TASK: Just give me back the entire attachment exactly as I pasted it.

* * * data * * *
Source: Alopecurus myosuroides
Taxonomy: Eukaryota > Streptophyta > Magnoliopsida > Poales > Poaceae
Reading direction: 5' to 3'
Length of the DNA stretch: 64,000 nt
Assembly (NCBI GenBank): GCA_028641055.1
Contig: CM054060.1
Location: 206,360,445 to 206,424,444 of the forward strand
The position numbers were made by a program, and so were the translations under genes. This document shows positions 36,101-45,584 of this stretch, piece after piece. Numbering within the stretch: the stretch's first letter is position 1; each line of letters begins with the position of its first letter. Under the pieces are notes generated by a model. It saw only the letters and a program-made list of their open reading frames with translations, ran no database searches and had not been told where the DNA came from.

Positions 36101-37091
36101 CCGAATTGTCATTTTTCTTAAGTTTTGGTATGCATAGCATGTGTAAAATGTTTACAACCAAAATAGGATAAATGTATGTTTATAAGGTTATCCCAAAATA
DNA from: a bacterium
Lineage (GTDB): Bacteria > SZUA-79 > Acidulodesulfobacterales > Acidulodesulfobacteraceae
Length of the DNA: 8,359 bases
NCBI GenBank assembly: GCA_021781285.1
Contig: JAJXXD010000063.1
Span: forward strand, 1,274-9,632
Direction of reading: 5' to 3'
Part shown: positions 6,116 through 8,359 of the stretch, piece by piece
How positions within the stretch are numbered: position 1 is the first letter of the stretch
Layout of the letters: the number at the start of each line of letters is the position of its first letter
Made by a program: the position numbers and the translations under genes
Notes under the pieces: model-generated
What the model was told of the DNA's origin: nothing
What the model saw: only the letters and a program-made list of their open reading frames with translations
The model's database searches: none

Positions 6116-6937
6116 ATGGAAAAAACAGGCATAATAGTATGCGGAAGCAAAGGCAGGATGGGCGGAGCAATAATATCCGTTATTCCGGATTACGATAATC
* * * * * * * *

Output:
Source: Alopecurus myosuroides
Taxonomy: Eukaryota > Streptophyta > Magnoliopsida > Poales > Poaceae
Reading direction: 5' to 3'
Length of the DNA stretch: 64,000 nt
Assembly (NCBI GenBank): GCA_028641055.1
Contig: CM054060.1
Location: 206,360,445 to 206,424,444 of the forward strand
The position numbers were made by a program, and so were the translations under genes. This document shows positions 36,101-45,584 of this stretch, piece after piece. Numbering within the stretch: the stretch's first letter is position 1; each line of letters begins with the position of its first letter. Under the pieces are notes generated by a model. It saw only the letters and a program-made list of their open reading frames with translations, ran no database searches and had not been told where the DNA came from.

Positions 36101-37091
36101 CCGAATTGTCATTTTTCTTAAGTTTTGGTATGCATAGCATGTGTAAAATGTTTACAACCAAAATAGGATAAATGTATGTTTATAAGGTTATCCCAAAATA
DNA from: a bacterium
Lineage (GTDB): Bacteria > SZUA-79 > Acidulodesulfobacterales > Acidulodesulfobacteraceae
Length of the DNA: 8,359 bases
NCBI GenBank assembly: GCA_021781285.1
Contig: JAJXXD010000063.1
Span: forward strand, 1,274-9,632
Direction of reading: 5' to 3'
Part shown: positions 6,116 through 8,359 of the stretch, piece by piece
How positions within the stretch are numbered: position 1 is the first letter of the stretch
Layout of the letters: the number at the start of each line of letters is the position of its first letter
Made by a program: the position numbers and the translations under genes
Notes under the pieces: model-generated
What the model was told of the DNA's origin: nothing
What the model saw: only the letters and a program-made list of their open reading frames with translations
The model's database searches: none

Positions 6116-6937
6116 ATGGAAAAAACAGGCATAATAGTATGCGGAAGCAAAGGCAGGATGGGCGGAGCAATAATATCCGTTATTCCGGATTACGATAATC